Five reasons to look forward to Oregon baseball

From left, Brett Thomas, Aaron Payne, and Jake Reed share a moment during the 2013 baseball media day at the Moshofsky Center. (Michael Arellano/Emerald)

From left, Brett Thomas, Aaron Payne, and Jake Reed share a moment during the 2013 baseball media day at the Moshofsky Center. (Michael Arellano/Emerald)

Posted by Aubrey Wieber on Thursday, Feb. 14 at 10:47 am.

Baseball season is upon Eugene again. The team that came so close to heading to Omaha last season will have another shot. With Jimmie Sherfy, J.J. Altobelli, and Jake Reed, there are many reasons to be excited about the season. Here are five:

Techno Chicken

At times last season, the Ducks seemed to be destined for a loss. The air would be sucked from PK Park as fans hung their heads in silence. Then suddenly, flashing lights appeared on the scoreboard and music blared through the speakers: Techno Chicken. Everyone would perk up. Fans, players, coach George Horton, everyone. And, somewhat comically, more often than not, it worked. This season should have plenty of opportune moments for that dancing chicken.

J.J. Altobelli

“J.J.’s not going to be a guy who puts up huge numbers,” Horton said of the fourth-year player, “but he moves runners, he executes. The real good news is that J.J. is going to be our shortstop, and what a spectacular shortstop he is.”

Altobelli is a perfect candidate to have that perfect senior season. He has played against the top teams, he has been in pressure situations, and he knows how to react to them. He also has fuel. Last season, he wasn’t close enough to make a play on that blooper down the left field line that ended the Ducks’ season, but he was close enough to be affected by it. This year, Altobelli will serve as the clubhouse veteran, helping bring up the freshmen and make some big plays while he’s at it.

The expectations

Oregon has huge expectations heading into the year. They came one shallow pop fly away from going to Omaha last season, and the Ducks’ younger players have only become more mature. However, expectations on this team can work against them. In 2011, they had pretty high expectations as well, and they never even sniffed achieving them.

This season will be tough; they have a brutal schedule. Fortunately for fans, the Ducks should show their true colors early on with tough series against Vanderbilt, Cal State Fullerton and Arizona coming early in the schedule.

Since the entire year is chock-full of top-tier opposition, the Ducks will also have plenty of opportunity to bounce back from a tough loss with a big win.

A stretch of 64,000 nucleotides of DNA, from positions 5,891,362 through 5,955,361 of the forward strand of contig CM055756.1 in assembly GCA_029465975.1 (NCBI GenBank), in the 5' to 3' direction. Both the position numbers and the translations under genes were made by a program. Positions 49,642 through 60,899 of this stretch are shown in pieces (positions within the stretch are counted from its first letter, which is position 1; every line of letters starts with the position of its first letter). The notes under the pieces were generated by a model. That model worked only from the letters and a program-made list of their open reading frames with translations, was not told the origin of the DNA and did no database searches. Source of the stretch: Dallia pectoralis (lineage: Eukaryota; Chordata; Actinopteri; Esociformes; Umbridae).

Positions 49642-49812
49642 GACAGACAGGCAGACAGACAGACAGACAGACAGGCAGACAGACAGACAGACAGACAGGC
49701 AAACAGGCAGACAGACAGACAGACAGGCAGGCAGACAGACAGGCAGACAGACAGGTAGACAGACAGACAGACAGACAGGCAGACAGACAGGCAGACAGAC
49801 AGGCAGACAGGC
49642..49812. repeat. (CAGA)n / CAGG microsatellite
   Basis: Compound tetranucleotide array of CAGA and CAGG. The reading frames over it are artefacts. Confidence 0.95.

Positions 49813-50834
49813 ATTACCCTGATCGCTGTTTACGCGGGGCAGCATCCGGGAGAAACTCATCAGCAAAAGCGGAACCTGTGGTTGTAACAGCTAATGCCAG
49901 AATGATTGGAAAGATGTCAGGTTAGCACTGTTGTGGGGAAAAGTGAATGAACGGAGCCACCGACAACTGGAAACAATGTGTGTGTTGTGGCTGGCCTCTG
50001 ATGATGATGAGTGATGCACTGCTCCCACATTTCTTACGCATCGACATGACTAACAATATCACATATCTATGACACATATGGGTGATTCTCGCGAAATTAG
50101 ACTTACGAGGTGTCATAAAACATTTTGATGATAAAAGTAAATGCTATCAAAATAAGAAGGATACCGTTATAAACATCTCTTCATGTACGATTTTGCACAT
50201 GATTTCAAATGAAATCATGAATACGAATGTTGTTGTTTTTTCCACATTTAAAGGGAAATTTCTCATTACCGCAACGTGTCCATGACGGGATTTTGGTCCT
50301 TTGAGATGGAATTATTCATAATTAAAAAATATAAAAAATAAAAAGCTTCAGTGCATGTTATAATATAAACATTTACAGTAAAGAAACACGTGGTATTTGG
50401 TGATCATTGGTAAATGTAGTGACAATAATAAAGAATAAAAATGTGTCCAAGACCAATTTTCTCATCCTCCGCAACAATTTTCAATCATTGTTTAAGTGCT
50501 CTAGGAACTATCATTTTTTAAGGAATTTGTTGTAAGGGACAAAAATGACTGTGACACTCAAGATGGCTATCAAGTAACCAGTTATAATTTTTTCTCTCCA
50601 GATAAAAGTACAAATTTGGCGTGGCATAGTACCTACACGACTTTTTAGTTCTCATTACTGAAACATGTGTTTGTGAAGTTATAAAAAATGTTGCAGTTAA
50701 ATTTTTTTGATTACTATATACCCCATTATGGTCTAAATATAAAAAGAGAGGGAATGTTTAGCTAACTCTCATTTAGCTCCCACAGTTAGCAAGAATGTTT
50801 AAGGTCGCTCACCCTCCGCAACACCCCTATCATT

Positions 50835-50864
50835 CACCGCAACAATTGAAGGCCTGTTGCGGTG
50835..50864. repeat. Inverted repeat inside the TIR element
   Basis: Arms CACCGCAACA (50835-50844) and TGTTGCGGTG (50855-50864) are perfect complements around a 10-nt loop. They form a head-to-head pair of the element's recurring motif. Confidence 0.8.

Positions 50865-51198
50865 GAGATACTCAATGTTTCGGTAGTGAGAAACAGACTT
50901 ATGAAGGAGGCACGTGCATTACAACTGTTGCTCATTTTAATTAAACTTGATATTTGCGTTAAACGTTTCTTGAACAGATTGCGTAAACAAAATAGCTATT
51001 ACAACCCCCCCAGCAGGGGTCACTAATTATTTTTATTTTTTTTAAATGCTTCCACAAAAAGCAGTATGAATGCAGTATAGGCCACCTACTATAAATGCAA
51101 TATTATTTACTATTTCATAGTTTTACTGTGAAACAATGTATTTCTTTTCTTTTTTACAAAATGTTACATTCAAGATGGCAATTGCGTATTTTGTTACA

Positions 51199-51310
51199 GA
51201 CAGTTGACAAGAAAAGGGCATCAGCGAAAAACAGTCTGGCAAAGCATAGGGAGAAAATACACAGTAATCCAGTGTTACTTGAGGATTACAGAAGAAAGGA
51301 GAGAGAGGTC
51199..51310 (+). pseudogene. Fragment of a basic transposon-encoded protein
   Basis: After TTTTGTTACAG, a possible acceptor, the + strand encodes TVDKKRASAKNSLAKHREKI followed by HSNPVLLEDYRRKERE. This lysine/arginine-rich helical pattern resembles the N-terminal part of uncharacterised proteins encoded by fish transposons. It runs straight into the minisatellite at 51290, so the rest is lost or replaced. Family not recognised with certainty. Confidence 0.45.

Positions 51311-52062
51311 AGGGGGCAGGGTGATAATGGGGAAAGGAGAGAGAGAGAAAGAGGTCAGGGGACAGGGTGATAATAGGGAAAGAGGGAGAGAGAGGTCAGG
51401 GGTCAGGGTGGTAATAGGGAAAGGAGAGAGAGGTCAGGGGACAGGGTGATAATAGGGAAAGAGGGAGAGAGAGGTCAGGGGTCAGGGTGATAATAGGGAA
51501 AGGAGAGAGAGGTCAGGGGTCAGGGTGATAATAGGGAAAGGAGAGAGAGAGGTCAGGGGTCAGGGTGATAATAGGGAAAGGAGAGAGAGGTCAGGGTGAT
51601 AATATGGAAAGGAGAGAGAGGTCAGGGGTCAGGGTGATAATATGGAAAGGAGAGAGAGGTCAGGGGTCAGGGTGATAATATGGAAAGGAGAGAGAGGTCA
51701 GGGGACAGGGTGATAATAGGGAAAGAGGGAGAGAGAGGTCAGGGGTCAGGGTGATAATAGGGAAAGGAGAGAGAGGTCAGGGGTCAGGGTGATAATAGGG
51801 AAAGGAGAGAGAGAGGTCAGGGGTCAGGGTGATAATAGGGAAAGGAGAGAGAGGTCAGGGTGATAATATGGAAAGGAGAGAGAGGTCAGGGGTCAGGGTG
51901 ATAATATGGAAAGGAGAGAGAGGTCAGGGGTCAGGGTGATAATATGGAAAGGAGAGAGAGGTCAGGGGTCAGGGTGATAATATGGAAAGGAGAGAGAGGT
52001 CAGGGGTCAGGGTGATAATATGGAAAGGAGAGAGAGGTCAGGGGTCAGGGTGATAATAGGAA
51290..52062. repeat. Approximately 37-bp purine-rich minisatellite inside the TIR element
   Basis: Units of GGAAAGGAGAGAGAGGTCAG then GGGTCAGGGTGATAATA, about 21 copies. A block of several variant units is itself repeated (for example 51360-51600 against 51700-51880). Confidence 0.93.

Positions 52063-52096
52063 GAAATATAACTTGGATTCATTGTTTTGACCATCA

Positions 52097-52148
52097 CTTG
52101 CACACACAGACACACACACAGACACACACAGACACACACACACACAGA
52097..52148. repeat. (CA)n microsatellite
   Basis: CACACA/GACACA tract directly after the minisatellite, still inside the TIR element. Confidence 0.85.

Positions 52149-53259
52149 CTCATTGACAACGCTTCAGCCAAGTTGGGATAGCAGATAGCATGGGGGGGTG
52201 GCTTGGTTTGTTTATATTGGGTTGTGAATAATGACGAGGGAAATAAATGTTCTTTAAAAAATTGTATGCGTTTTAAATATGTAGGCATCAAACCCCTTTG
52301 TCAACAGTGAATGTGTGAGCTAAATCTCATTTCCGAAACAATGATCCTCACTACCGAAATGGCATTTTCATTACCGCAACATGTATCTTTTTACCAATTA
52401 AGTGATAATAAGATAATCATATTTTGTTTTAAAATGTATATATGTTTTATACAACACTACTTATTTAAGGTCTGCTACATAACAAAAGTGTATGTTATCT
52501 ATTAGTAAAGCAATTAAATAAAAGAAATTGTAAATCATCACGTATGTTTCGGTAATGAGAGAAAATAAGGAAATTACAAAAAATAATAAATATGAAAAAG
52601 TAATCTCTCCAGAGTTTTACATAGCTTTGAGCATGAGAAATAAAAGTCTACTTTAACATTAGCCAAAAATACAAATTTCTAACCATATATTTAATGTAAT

The starting pitchers

The Ducks have incredible pitching this season. Their starters, Cole Irvin, Jeff Gold, Jake Reed and Tommy Thorpe, who may be moved into the bullpen at some point during the year, should be able to go toe-to-toe with just about any lineup in the country.

Irvin, the lone freshman in the group, impressed Horton so much in January that he earned a spot in the starting rotation.

“Maturity, commitment, he’s well ahead of the learning curve,” Horton said of Irvin. “He learned the system faster than all of the other freshmen. He looks like a junior out there pitching. He’s real comfortable, has great presence, has plus command, makes his three pitches effectively. He had great credentials being a Team USA guy coming in, and he hasn’t disappointed us one bit.”

The Wild Thing

Oregon has something that most teams don’t: an elite closer. And he isn’t just elite or an All-American. He is those things, but he is also a guy that can hit 94 mph on the gun.

Much like Techno Chicken, the Wild Thing, also known as Jimmie Sherfy, is something to be feared by the opponent. “Wild Thing,” the old Troggs song, fills the park as he takes the mound. His long hair and aggressive pitching style are intimidating, but it isn’t just his appearance or entrance song that make him feared. He has the stuff to back it up.

Last year he led the conference with 19 saves. He struck out 93 batters in 61 innings, and, again — 94 mph.

“Other teams are like, ‘Okay, some guy who’s 5’10″, 160 pounds, whatever.’ But then he’s 92-95 (mph) with a slider you can’t touch,” fellow pitcher Christian Jones said.